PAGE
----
We shifted our attention toward the director of the Parrish, Terrie Sultan, who was dressed in a simple black dress with sheer detailing at the shoulders. (We would meet her designer, Liliana Casabal of Morgane Le Fay, over dinner later.)

“It’s just very important that everybody understand that the creative legacy of the East End of Long Island is all encompassing and in every generation,” Ms. Sultan told The Observer, emphasizing the diverse array of visual artists who attended.

We moved to the second exhibit, a collection of Adam Bartos’s photographs of Long Island life, before making our way to the boozier portion of the evening in a tented garden area.

Seated at a table that bordered the edge of the crowded tent was choreographer Paul Taylor and choreographer/director Patricia Birch.

“I’m the maverick who does a lot of junk,” Ms. Birch divulged sarcastically, poking fun at her varied experience in the arts. “She’s a variety pack,” Mr. Taylor chimed in, laughing.

As we made our way back into the crowd, we spotted the artist Chuck Close seated close to the open bar, donning brightly colored garb and accompanied by his leggy girlfriend.

“Well I no longer live here, but I’m very supportive of Terrie and the museum,” he told us about his being honored at the event.

On the topic of artist-museum relations, we then asked him about John Baldessari’s decision to leave L.A.’s MoCA following the dismissal of the museum’s curator.

“At least they had artists on the board,” Mr. Close told us. “You have to have an artist on the board before they can quit. I was the only artist ever on the board in New York City when I was on the board of Whitney.”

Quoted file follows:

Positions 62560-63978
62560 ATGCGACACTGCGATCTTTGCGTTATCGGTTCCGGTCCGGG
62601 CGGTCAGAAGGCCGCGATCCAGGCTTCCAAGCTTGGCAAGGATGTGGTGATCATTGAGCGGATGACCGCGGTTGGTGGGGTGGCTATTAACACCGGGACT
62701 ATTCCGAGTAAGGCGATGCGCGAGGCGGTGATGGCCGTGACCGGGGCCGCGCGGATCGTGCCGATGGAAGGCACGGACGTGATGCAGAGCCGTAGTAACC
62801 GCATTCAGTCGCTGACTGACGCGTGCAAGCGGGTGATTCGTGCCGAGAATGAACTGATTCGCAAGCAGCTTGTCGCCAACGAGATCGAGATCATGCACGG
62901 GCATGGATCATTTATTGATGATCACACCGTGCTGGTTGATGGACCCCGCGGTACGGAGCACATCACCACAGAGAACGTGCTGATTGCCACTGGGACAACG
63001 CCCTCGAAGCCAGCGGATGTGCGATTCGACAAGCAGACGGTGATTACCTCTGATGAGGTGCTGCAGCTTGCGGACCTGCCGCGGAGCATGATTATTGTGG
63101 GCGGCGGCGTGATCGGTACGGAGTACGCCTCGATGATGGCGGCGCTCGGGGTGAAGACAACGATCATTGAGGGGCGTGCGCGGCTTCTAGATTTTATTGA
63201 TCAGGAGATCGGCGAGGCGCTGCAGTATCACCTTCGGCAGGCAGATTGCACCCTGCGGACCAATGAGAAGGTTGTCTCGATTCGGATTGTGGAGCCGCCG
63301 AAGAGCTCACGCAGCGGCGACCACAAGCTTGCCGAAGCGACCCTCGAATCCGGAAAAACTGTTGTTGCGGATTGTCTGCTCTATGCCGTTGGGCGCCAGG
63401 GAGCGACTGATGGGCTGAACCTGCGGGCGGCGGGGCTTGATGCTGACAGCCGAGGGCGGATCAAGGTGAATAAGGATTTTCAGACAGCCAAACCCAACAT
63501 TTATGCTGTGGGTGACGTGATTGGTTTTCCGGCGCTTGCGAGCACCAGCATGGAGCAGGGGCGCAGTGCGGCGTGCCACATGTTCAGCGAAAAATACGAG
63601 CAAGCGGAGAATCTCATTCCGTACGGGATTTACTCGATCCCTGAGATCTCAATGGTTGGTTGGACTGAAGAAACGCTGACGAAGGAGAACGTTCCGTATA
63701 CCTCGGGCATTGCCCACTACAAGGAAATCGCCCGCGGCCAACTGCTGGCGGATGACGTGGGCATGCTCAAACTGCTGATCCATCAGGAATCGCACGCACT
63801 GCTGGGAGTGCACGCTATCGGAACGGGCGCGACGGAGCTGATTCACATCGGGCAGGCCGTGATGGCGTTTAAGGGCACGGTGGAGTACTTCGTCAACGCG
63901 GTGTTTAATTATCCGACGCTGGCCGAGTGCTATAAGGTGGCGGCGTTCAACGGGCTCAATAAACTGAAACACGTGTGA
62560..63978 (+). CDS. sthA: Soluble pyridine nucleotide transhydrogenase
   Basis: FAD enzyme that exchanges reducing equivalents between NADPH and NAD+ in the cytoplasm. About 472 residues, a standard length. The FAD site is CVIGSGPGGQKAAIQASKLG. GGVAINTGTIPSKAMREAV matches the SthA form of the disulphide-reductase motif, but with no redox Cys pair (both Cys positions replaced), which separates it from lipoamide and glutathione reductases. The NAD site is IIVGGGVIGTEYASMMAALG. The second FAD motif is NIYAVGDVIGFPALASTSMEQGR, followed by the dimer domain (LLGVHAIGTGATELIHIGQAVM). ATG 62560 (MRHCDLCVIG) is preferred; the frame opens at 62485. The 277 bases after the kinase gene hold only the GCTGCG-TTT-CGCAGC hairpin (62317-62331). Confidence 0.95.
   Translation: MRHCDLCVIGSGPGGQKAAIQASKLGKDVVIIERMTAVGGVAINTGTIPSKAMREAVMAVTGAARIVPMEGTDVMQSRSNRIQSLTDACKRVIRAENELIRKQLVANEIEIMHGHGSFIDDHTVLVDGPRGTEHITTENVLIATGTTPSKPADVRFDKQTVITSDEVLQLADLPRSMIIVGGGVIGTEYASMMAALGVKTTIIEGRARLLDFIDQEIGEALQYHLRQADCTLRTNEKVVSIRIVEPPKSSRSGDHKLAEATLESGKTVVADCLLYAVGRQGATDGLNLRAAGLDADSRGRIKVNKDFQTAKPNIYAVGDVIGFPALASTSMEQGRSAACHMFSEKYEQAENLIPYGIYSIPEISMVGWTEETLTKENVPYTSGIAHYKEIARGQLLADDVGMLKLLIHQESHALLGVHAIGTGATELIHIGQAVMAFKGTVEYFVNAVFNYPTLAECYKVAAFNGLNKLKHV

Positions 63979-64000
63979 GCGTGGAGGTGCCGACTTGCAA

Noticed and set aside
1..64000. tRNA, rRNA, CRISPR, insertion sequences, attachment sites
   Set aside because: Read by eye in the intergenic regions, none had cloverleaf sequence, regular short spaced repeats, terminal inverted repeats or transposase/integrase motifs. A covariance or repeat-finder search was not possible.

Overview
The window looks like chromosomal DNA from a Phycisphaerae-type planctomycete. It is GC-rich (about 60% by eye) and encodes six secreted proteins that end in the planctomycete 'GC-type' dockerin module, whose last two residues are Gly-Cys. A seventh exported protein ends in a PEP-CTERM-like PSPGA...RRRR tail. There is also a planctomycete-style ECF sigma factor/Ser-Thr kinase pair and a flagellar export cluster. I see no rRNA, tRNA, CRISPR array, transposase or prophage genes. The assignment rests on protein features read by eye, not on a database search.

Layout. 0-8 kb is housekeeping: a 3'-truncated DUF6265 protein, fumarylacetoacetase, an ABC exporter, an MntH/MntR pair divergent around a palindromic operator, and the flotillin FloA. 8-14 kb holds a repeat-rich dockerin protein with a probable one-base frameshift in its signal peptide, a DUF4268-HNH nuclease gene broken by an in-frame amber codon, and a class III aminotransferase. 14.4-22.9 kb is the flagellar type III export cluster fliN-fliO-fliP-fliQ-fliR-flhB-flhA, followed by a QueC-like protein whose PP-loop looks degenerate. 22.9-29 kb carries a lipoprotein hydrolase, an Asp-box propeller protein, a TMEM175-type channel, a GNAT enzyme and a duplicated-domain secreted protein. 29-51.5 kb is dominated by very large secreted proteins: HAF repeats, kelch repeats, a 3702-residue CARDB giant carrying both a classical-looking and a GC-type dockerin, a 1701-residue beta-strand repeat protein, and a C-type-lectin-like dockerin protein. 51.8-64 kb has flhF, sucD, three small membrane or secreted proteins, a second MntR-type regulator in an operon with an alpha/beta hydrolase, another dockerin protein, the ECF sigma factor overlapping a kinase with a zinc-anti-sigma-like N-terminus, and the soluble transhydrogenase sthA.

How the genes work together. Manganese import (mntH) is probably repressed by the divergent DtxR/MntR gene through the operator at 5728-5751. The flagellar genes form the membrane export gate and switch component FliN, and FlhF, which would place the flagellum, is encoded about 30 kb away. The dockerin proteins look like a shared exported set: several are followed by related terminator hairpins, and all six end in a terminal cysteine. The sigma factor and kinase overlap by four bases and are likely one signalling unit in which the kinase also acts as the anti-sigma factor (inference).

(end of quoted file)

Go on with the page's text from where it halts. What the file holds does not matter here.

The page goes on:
He laughed and continued, “It’s always great, but then they’ll tell you what they think, and they might tell you that you suck.”

He added that Mr. Baldessari’s decision to leave the board is not an unusual choice for artists.

“It’s a struggle for the cultural life of an institution that wants one approach and an artist who wants another,” he told us.

We moved on to a touchier matter: Scott Blake, an up-and-comer in the art realm with a zest for digital art and a knack for ticking off Mr. Close. He is perhaps best known for creating a digital Chuck Close filter, which could transform any image to resemble Close’s trademark pixelated paintings. It was later sacked when he faced the threat of a lawsuit from Mr. Close.

“I’m not going to dig the fire,” Mr. Close told us when we asked about his feelings toward Mr. Blake. “All he wants me to do is react. And if I do react, he’ll quote me and put it in another piece.”

We went more general and probed him about the concept of digital art.

“I made digital art before there was digital art,” Mr. Close told us coyly, a smile stretching upward on his face. “I made it by hand.”

He then motioned to his girlfriend, stationed not far from where we were standing.

“And my girlfriend likes digital art and video art,” he told us. “I love it. It’s not a moral decision, making a painting versus making something digital.”

This seemed true to us, as we left Mr. Close to his evening and waded back into the crowd.

sgrothjan@observer.com